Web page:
We've now reached the rental portion of the proceedings. This would be a fairly quick one. The Knicks lost starting center Mitchell Robinson to a fractured hand on Friday. They've won their two games since, but lost the rebounding battle in both and were outscored in the paint by Atlanta on Monday. Their Derrick Rose trade signaled a serious desire to remain in the playoff race, so if they don't believe in Nerlens Noel as a replacement for Robinson, Drummond is a stylistically similar substitute.
The Knicks have two major advantages if they want to pursue Drummond. The first is their recent frugality. The Knicks have $17 million in cap space burning a hole in their pocket. They could use it to absorb the bulk of Drummond's deal without sending out nearly as much matching salary. The other advantage here is timing. The Knicks genuinely could view this as a one-month move. Get Drummond in the door, start him until Robinson recovers, and then flip him at the deadline to another interested party if he isn't comfortable being Robinson's backup afterward.
Is this particularly likely? No. The Knicks are undefeated without Robinson, after all, and short-term rentals aren't particularly frequent in the NBA. But it's an option the Knicks could consider. Few other teams have that flexibility.
The Mavericks have improved of late, but still sit at No. 10 in the Western Conference and could use a short-term upgrade. In a perfect world, that would come at another position. Kristaps Porzingis is most valuable as a center, as it limits how much perimeter defense he needs to play and maximizes floor-spacing. But adding another big man might help Dallas keep Porzingis healthy, and the Mavericks are ranked 24th in rebounding rate. Luka Doncic wouldn't say no to another lob threat.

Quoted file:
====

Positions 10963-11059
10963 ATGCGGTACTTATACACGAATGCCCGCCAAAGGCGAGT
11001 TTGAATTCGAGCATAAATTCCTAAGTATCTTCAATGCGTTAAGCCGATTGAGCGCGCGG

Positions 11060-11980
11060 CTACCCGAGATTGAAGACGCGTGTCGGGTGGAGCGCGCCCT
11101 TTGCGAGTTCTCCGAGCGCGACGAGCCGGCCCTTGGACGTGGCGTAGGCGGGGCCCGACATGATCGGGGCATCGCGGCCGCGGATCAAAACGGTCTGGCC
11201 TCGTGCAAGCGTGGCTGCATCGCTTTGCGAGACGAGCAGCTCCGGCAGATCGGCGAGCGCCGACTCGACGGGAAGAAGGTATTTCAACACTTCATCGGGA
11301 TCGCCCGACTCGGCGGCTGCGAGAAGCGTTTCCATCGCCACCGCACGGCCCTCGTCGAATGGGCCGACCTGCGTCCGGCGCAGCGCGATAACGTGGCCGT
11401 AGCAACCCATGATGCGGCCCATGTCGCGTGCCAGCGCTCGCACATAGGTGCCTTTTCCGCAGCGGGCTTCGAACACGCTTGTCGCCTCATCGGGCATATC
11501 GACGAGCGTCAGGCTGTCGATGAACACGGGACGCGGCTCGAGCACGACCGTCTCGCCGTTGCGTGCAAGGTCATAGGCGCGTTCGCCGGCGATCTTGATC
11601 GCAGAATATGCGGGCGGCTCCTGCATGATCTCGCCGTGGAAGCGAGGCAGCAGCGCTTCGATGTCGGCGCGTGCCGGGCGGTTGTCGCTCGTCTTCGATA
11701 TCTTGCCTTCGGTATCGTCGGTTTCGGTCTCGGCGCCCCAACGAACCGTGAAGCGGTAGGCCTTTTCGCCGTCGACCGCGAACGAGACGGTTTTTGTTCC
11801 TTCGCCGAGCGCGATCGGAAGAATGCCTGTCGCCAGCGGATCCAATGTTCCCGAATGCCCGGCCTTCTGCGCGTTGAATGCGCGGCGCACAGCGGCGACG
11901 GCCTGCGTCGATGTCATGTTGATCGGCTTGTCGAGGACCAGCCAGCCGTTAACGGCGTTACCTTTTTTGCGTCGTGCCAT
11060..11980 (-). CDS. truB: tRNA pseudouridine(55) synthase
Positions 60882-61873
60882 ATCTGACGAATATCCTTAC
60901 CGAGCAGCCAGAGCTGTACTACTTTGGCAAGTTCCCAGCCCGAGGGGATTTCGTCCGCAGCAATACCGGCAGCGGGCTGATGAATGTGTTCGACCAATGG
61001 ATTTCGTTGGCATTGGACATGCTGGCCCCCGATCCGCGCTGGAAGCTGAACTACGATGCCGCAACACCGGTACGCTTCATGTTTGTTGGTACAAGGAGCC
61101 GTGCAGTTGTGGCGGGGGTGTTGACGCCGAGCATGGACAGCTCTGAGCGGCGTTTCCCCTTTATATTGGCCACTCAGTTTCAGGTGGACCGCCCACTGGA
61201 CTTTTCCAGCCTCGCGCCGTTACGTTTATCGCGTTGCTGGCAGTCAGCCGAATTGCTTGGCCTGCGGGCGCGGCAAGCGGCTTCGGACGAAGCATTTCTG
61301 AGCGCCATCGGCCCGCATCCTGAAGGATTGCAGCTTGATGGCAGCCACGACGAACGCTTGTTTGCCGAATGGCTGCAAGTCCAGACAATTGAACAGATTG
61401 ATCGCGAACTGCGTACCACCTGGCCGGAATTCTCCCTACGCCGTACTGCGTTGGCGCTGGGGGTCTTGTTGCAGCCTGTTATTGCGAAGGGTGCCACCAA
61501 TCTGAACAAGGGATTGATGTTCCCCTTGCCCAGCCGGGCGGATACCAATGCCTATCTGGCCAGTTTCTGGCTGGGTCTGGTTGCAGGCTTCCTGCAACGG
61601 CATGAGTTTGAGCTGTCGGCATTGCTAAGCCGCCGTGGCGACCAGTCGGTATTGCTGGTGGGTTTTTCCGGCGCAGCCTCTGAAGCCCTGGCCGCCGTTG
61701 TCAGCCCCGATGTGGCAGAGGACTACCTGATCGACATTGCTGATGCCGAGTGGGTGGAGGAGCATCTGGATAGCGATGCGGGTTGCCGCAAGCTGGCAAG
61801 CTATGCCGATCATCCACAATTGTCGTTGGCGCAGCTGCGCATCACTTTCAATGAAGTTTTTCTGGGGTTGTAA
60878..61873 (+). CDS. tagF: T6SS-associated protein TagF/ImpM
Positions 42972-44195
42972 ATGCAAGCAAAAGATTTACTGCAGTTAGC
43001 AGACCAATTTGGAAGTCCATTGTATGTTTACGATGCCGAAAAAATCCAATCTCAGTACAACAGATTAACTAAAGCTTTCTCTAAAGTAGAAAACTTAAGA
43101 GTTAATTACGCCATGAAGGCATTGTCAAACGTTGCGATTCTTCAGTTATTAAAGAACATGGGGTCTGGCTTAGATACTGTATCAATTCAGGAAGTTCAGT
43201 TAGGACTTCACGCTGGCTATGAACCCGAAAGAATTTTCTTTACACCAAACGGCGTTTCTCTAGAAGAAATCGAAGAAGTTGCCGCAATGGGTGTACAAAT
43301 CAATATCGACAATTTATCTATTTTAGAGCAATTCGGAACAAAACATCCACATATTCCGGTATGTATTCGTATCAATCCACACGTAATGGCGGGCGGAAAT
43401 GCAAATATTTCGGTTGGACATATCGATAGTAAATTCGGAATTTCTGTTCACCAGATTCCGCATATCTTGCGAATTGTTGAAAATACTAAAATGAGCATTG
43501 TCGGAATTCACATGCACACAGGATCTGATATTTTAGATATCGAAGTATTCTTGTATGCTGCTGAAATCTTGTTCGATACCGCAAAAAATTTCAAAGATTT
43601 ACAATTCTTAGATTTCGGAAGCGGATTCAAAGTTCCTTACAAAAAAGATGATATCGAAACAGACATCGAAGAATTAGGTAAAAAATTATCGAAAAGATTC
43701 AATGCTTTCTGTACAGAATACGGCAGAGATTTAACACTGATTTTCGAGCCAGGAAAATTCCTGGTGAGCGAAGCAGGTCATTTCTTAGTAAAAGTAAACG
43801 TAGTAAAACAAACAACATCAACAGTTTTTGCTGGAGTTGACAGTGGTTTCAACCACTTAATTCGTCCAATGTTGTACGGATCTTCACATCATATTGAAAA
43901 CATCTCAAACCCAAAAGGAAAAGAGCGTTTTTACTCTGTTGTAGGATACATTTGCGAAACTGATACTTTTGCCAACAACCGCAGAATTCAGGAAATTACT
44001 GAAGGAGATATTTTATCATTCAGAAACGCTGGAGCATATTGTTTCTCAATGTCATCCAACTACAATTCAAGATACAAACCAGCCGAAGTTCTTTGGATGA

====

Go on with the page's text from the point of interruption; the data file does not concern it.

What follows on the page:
James Johnson's hefty expiring salary could provide the bulk of the ballast, and Cleveland might be able to extract a bit of extra draft capital in a deal by taking on Dwight Powell's deal, which, unlike Drummond's, extends beyond this season. In that sense, Dallas could view the trade as both a short-term upgrade and a long-term cap dump. That might not be enough to convince the Mavericks to send out a first-round pick, but perhaps one of their young players could fit into the deal.
This is exactly the kind of move the Heat don't make. Miami doesn't mortgage long-term assets for short-term bandages. The Heat learned the dangers in investing serious money in non-shooting, stat-hunting centers with Hassan Whiteside. Miami has loftier ambitions than Drummond.
But the Heat need to do something if this season is going to be salvaged. COVID-19 was a viable excuse early on, but losing to the Clippers without four starters is not something one typically expects out of a defending Finals team. Drummond, for all of his flaws, fills preexisting holes in Miami. The Heat are near the bottom of the league in rebounding and paint scoring. They could use preexisting big men Kelly Olynyk and Meyers Leonard as their cap filler.
But that would be a significant stylistic shift for a Heat team that has preferred either playing Bam Adebayo at center or alongside a shooting center. The spacing of a Drummond-Adebayo-Jimmy Butler trio would be dangerously cramped, especially without either Tyler Herro or Duncan Robinson on the floor. Drummond isn't exactly the sort of cerebral offensive player that tends to fit in with the Heat.
Again, it's not a typical Heat move. It might not even be a sensible one. But the Heat are floundering at 11-16. Something needs to be done to salvage this season, if the Heat are even concerned with winning in 2021 at all. If they choose to focus their efforts entirely on their superstar hunt for the future, Drummond makes little sense. But if they want to take a swing right now and shore up some current holes in an effort to make a playoff push, there is at least an argument in favor of buying low on Drummond. It probably isn't one the Heat would subscribe to, but it exists.